Perceptions of Magic in Medieval Spanish Literature

Perceptions of Magic in Medieval Spanish Literature

Perceptions of Magic in Medieval Spanish Literature

Perceptions of Magic in Medieval Spanish Literature

Synopsis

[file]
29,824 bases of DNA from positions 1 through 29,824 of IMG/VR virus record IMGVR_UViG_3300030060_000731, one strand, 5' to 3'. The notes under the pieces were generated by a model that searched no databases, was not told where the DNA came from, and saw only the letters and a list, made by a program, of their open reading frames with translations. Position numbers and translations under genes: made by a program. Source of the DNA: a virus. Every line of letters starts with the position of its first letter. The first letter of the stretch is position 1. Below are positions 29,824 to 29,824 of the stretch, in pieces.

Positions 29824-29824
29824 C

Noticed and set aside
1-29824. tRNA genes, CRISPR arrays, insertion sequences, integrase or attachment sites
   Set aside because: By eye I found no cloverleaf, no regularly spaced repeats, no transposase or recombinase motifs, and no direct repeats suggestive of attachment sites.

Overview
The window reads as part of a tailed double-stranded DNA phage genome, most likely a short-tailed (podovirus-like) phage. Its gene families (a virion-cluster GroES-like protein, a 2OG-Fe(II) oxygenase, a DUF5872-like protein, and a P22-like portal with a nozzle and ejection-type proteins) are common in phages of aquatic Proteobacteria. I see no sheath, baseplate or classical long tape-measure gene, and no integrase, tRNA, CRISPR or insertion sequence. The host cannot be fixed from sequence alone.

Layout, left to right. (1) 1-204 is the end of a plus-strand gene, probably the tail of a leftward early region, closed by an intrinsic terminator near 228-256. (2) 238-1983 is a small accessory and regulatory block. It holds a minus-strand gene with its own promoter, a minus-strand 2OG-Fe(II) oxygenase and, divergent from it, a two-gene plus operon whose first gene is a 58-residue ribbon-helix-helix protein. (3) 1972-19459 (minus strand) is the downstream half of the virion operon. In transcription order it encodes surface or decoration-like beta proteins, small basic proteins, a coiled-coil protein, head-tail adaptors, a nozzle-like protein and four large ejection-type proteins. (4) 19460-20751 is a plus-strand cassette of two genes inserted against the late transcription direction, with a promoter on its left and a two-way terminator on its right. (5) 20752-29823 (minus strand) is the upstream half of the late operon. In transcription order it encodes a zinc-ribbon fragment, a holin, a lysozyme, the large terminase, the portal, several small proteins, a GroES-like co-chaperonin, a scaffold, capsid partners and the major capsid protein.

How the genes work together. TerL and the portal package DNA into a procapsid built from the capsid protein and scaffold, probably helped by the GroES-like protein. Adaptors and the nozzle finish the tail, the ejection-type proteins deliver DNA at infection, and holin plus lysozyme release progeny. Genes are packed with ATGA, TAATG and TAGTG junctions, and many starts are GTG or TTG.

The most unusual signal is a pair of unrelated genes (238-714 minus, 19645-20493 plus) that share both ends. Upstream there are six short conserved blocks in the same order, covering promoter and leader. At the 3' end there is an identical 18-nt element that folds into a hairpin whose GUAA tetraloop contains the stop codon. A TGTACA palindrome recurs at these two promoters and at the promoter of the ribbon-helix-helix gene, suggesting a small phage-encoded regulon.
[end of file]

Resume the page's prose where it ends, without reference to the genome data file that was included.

Magic often offered an explanation for the inexplicable in the ancient world. In the Middle Ages, as society progressed and Christianity proliferated, it became difficult to accept both magical and Christian tenets. Christianity developed its own brand of magic, politicians found accusations of magical practice and witchcraft useful, and the image of the Devil and hell inspired much fear. The concept of witchcraft developed during the late Middle Ages where, in some countries such as Germany, a Witchcraze ensued during the Renaissance. Spain, however, did not host a Witchcraze. Although the Spanish understood the concept of witchcraft, Spain preferred an outlook of skepticism toward the reality of magic and witchcraft. This skepticism is reflected in Spanish Church Councils, medical treatises, legal documents, and a wide array of literature. Magic and witchcraft, while feared by 'some in Spain, became a source of fantasy as well as a literary device for many. Jennifer M. Corry is Assistant Professor of Spanish at Berry College.
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